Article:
Upon trial, the plaintiffs below proved that one Geronio was in possession of a lot in the City of Mobile at the corner of St. Francis and Royal Streets; that he occupied the same till his death, when he gave the same to one Lucy Landry; that about the year 1788, Simon Landry took charge of the lot for his daughter Lucy, and when she came to woman's estate, she used and occupied the same as her property. The plaintiff further proved that in 1818, Lucy Landry conveyed the lot to McKinzie and Swett by a deed in which the eastern boundary was laid down as the Mobile River, and included the premises in question in this case. On the same day, McKinzie and Swett conveyed the property to Oliver Holman, who took possession in 1818 and erected houses and a wharf upon the lot and occupied the same as a merchant in co-partnership with one Charles Brown, Brown residing in Boston and Holman in Mobile. Holman died in December 1822, leaving three children. Oliver, with a grandchild of Holman, were the legal heirs of Oliver Holman, deceased, and the lessors of the defendants in error.
The defendants in the circuit court, in order to show title in them to one equal undivided moiety of the premises in question, exhibited a bond, executed by Oliver Holman, the ancestor of the plaintiffs in the ejectment, on 29 September 1821, to Charles Brown, by which Oliver Holman bound himself to give to Charles Brown a quitclaim deed of one-half of the land he had purchased from McKinzie and Swett -- the ground in question, the deed to be executed two years from date if Charles Brown requested. Oliver Holman died soon afterwards, without executing the deed.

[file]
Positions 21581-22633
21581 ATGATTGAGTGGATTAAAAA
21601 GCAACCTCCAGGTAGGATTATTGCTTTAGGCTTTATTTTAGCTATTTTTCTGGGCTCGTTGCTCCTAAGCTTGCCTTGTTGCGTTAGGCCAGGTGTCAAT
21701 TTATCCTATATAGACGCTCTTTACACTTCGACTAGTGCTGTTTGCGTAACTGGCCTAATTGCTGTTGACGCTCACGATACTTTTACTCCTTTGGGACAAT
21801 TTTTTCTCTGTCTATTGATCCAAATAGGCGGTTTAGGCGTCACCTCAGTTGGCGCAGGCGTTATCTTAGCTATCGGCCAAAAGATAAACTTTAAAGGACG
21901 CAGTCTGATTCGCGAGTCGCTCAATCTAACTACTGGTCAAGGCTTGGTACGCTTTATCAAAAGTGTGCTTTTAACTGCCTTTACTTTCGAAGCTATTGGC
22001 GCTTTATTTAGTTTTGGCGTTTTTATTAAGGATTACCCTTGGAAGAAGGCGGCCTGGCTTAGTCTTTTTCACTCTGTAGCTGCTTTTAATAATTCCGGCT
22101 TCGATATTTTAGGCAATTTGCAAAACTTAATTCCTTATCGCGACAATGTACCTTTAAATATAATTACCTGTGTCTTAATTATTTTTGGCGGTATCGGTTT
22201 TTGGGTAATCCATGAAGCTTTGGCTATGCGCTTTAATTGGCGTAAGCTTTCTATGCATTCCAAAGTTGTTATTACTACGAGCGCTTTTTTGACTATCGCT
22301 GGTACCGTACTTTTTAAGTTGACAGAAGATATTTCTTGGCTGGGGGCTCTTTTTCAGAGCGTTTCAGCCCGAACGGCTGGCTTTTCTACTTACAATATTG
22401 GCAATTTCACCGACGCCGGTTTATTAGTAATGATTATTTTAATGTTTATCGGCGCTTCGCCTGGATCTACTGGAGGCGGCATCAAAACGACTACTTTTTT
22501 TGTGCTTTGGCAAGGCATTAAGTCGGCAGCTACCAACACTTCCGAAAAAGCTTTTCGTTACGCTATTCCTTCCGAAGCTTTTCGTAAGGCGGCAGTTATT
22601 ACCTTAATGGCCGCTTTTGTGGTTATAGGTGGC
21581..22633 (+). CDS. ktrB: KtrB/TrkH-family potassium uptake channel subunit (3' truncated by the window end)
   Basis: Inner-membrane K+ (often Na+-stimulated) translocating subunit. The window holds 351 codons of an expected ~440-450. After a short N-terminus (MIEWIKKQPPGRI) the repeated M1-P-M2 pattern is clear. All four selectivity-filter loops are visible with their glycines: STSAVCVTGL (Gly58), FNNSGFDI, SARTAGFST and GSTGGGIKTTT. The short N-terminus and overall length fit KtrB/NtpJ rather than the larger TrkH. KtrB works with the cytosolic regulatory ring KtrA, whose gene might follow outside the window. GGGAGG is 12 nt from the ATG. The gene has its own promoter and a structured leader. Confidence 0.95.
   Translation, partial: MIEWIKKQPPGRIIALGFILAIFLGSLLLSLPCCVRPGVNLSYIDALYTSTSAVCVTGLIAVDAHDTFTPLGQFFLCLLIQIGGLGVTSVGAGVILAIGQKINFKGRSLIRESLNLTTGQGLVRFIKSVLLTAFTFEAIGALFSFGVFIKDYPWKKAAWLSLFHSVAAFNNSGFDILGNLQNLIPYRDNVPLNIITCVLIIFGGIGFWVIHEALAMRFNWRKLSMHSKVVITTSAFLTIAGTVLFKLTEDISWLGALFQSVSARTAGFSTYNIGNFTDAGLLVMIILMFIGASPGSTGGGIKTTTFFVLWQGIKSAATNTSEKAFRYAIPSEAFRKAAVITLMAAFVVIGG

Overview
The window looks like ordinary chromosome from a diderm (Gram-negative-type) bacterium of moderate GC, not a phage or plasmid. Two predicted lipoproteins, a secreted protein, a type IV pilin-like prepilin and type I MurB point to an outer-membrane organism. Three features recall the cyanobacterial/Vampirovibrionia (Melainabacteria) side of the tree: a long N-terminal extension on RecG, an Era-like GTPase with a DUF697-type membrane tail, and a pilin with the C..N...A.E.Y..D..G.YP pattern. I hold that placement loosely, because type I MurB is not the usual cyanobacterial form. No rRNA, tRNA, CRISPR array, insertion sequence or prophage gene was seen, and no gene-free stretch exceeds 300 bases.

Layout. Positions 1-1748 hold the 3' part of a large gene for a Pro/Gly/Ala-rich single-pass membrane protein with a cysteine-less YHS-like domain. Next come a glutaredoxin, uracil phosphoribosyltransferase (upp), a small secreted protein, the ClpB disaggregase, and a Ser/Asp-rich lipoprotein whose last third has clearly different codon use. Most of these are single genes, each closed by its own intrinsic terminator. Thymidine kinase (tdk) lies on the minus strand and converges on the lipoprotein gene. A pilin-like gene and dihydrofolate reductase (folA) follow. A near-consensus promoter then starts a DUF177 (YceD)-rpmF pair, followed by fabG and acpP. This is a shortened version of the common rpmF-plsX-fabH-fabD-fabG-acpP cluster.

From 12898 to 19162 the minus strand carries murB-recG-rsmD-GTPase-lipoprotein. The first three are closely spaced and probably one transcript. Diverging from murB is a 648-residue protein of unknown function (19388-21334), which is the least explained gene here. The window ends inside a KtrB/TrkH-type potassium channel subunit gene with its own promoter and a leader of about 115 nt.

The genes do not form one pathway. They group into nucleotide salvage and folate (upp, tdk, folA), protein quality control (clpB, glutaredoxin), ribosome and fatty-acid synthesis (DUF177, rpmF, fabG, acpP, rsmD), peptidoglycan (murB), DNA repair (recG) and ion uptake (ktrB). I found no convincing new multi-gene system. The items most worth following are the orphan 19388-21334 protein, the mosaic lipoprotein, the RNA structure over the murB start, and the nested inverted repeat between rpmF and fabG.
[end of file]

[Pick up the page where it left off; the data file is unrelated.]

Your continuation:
Sarah Holman, the widow of Oliver Holman, removed to Boston,
Massachusetts, and there took out letters of administration on the estate of her deceased husband. Charles Brown presented a petition to the Supreme Judicial Court of Massachusetts setting forth, that Oliver Holman had executed to him the bond before stated, by which he bound himself to convey certain property in Mobile to him, being the part of the premises for which this suit was instituted, and that he was prevented conveying the same by death, and praying the court would grant license to and would empower Sarah Holman, the widow and administratrix of Oliver Holman, to execute to him such conveyance of the premises, as Oliver Holman would have been obliged to make and execute if he were then living. The widow and administratrix, Sarah Holman, certified to the court that
"she had read and had notice of the petition, and had no objections to offer why the prayer thereof should not be granted; and signified her consent to the same."
Elisha Read, guardian of Sarah Holman and Oliver Holman, minors, and Catharine Holman, daughter of Oliver Holman, certified that they had read and had notice of the petition and believed the statement therein to be correct, and had no cause to show why the prayer of the petitioner should not be granted, and signified their consent to the same. The court thereupon ordered that Sarah Holman should be licensed to make and execute a deed to Charles Brown of the premises, and accordingly, on 10 March 1824, a deed was executed to the petitioner for the property described in the title bond.
The defendants in the circuit court, also gave in evidence an act of the Legislature of Alabama in the following terms:
"An act to authorize the administratrix of Oliver Holman, deceased, late of the County of Mobile, to sell real estate."
"§ 1. Be it enacted . . . that the administratrix of the late Oliver Holman, resident in the City of Boston, in the State of Massachusetts, be and she is hereby authorized to sell, by Nathaniel Littlefield and Gorham Davenport, her attorneys in fact, the real estate of which the said Oliver Holman died seized in the City of Mobile on such terms and in such manner as may be deemed most advantageous to the estate of the deceased."